Matthew Taylor with permission for Varsity

A large mess of duvet in my childhood bedroom swaddles me as I write this. Admittedly, it struggles to be particularly cosy thanks to my mother’s aversion to having the radiators on for anything more than an hour each day, but it’s doing its best. I have appreciated the respite it (we’re talking about home more generally now, rather than just my bedlinen) has offered me for a couple of weeks, an interlude between my fourth and fifth Cambridge terms in which chaos has become an indisputable fact of student life. But this intermission must end; I will be back in that chaotic little city (read town if you are a Londoner) in 48 hours and I cannot wait. 

Picture the scene. It was late November and my resolve to attend lectures was failing. Unwilling, or unable I’m tempted to contend, to roll out of bed for my disastrously early first lecture of the day (11am), I was proud when I made it to the afternoon debrief of the events of the night before. Important information acquired, as I vacated the hostel I passed another friend.

“Oh, Matthew, when are you going?”, she asked.

“Not for a few weeks”.

Her eyes widened in a manner that I could only describe as bush-baby-like. She was incredulous as though I had just told her it was my intention to book myself in for a fourteen-day teeth-pulling surgery at the dentist. 

“Why, when are you going?”

“The day after tomorrow”, she scoffed. “I am not staying any longer than I have to”.

It seems that for many Cambridge is little more than a place to turn up at, get through and get the hell out of. In this sense, it exists as a sort of all-encompassing, suffocating entity in space and time. While I’ll concede that the university, both academically and socially, has often proven stoic in its resolution to tyrannise, I think those who fail to recognise the distinction between Cambridge the city and Cambridge the university (the university included) are missing a trick. What my friend needed to get the hell out of, I daresay, was the area within a half-mile radius of King’s Parade and Sidgwick Avenue. You heard it from our lifestyle editors first, CB1 is in for 2024. You don’t need to go back to your hometown, you just need to venture to Mill Road and beyond. 

"For many Cambridge is little more than a place to turn up to, get through and get the hell out of."

If I asked the average Cambridge student to name some of the villages in our incredibly rural surroundings, I might get a ‘Girton’ and a ‘Grantchester’ in response, yet the Londoners among you seem to have no difficulty remembering all the stops on the Piccadilly Line. I’m not saying I could do any better, but as I travel through the Cambridgeshire countryside courtesy of Greater Anglia railways (you didn’t think I was writing this in one sitting did you?), Chaka Khan's seminal I’m Every Woman blasting through my ears, I can’t help but think what a shame that is. In my first term here, my friends and I made a concerted effort to walk to Grantchester every other weekend. It kept us sane, and I also think it is partly why I never felt homesick. Being from Dorset, I need a bit of countryside to feel whole. I’m not saying everyone needs to go on a muddy stomp, but I think it is very sad indeed if someone looks around themselves here, with all it has to offer, and decides they will wait until they are home to be fulfilled.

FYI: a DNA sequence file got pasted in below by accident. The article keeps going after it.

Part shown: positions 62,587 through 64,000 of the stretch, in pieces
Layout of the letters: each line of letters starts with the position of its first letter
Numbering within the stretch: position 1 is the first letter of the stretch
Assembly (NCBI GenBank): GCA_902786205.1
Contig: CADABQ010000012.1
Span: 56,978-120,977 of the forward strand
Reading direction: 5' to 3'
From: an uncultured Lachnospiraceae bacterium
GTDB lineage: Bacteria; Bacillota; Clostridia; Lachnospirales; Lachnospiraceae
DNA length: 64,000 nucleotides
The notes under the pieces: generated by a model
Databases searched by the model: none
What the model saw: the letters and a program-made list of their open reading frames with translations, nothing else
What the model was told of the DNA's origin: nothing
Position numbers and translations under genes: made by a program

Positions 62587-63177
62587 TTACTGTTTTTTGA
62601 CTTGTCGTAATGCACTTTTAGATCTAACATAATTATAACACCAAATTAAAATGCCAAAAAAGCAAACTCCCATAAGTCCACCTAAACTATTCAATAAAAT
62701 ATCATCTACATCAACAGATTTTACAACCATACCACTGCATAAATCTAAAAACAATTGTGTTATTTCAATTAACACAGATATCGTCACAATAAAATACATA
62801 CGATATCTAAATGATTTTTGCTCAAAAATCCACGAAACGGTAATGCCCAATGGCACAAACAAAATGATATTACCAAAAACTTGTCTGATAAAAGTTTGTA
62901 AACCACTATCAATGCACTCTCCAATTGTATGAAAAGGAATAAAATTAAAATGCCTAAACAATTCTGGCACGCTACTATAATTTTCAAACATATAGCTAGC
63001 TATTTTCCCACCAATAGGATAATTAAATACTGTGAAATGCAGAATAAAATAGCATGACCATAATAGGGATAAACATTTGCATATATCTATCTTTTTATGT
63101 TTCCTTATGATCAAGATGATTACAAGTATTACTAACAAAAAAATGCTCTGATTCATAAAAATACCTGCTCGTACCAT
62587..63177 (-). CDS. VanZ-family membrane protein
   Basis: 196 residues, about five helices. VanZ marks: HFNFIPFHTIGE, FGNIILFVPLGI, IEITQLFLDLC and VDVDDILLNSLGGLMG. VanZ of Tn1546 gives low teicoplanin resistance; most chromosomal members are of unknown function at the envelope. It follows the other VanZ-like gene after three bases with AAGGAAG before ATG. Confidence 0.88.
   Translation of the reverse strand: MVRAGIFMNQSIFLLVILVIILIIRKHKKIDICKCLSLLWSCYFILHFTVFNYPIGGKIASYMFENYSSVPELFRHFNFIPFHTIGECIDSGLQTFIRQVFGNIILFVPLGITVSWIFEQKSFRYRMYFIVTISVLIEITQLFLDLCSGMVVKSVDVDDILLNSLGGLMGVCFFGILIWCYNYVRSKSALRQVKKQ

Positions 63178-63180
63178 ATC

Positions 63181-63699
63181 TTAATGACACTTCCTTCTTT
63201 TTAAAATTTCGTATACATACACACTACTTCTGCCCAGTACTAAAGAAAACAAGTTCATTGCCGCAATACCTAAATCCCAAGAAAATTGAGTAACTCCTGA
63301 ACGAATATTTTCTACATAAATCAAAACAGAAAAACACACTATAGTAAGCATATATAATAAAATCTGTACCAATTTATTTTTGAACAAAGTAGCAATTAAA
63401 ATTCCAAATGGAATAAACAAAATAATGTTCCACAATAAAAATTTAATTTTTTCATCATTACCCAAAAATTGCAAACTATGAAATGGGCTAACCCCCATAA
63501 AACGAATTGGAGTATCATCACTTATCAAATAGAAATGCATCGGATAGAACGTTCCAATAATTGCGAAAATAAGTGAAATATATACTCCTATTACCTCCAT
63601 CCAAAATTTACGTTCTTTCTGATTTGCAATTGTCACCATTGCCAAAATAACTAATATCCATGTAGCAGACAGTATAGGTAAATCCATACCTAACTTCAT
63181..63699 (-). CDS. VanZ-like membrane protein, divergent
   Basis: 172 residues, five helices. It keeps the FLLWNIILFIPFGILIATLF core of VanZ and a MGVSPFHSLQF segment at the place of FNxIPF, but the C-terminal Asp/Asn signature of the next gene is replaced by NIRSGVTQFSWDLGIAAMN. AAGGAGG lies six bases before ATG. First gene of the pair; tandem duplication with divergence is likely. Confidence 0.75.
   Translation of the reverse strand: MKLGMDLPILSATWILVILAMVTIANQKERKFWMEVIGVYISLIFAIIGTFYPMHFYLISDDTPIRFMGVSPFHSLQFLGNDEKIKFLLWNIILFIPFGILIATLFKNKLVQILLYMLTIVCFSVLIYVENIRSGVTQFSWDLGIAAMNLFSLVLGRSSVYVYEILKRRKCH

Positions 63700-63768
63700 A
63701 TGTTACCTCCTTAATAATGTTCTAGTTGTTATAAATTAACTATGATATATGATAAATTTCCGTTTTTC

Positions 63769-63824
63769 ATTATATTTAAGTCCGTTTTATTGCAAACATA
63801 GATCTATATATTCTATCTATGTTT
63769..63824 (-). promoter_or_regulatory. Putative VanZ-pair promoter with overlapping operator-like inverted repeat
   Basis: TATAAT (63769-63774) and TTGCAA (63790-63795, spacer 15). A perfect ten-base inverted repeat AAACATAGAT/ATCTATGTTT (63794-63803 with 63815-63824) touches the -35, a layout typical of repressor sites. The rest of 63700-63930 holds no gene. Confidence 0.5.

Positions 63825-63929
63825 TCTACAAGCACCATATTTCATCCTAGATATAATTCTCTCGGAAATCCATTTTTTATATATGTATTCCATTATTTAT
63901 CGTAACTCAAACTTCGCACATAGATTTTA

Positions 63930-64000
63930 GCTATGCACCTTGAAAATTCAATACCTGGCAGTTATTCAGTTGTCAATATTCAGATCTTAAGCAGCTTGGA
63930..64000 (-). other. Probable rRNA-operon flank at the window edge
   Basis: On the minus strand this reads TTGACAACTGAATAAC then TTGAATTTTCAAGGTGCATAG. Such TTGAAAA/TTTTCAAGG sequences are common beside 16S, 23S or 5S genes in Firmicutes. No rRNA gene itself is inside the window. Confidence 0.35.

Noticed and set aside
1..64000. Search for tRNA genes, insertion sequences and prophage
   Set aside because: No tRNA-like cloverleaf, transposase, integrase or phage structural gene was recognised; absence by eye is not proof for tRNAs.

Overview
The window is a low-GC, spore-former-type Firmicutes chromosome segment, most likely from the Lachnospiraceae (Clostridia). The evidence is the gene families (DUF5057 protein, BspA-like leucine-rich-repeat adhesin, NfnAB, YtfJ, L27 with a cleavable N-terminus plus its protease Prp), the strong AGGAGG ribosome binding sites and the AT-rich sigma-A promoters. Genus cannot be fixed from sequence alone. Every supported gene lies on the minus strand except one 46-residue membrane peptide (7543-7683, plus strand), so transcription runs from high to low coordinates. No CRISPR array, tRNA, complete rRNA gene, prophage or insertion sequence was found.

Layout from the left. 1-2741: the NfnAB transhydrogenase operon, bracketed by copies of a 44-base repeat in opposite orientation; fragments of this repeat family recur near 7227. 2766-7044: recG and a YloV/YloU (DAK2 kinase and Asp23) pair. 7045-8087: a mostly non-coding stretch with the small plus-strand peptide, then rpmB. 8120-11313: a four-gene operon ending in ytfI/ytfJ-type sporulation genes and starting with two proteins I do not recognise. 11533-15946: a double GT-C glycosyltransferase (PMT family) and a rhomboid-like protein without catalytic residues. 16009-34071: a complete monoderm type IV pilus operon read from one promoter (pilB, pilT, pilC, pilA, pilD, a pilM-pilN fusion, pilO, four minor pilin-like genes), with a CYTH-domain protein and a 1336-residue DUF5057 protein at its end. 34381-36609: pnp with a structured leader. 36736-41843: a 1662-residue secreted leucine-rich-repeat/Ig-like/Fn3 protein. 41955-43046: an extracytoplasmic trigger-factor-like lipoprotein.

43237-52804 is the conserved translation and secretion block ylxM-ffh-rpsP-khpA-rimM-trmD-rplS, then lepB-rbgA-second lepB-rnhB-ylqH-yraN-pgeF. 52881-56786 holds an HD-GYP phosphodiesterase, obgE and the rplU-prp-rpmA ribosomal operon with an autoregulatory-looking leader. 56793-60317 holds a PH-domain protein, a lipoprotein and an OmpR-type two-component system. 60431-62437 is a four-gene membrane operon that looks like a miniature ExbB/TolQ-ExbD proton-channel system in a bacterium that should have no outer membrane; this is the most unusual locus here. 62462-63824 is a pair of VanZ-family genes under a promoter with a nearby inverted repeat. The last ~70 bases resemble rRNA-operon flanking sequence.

I have heard of people, for example, not getting into relationships because they will be moving home after university. Of course the decision not to date is a valid one but I’m not sure I like that reason. While I can’t wait for what comes after this inherently transitional period, proper adulthood (a world of dinner parties in which my contribution will be an inexplicably blue soup à la Bridget Jones), I think I will regret it if I let these formative years pass by without trying to extract just as much out of them as I intend to do with those in my future.

"Venture outside the city centre during term, even if you only get as far as the botanic garden... "

There is, of course, immense value in going home and spending time with your family to make this transition to adulthood easier, but the Cambridge vacations are egregiously long and perhaps seven weeks is a little excessive. Our financial arrangements do reflect these periods though and to make the blanket suggestion that all students should stay a little longer than they might otherwise do is out of touch with reality - Pembroke is kind enough to heavily subsidise vacation rent for academic purposes but I know this isn’t the case for all colleges.


Mountain View

Cambridge is just London 2.0

My manifesto then: if you can, stay a little longer into the holidays. Venture outside the city centre during term, even if you only get as far as the botanic garden (that doesn’t count as escaping your vicinity if you’re a Homertonian by the way). Explore the city beyond its magnificent but student-dominated cafés and pubs. This final point is radical, so hold onto your hats, but maybe take a day off every now and then and experience the city without the university. I still remember the secret joy I felt when I accidentally dropped my first home-bomb in front of my mother - that is, I referred to Cambridge as home… That said, if I have just one piece of advice for you, let it be this: don’t try that at home.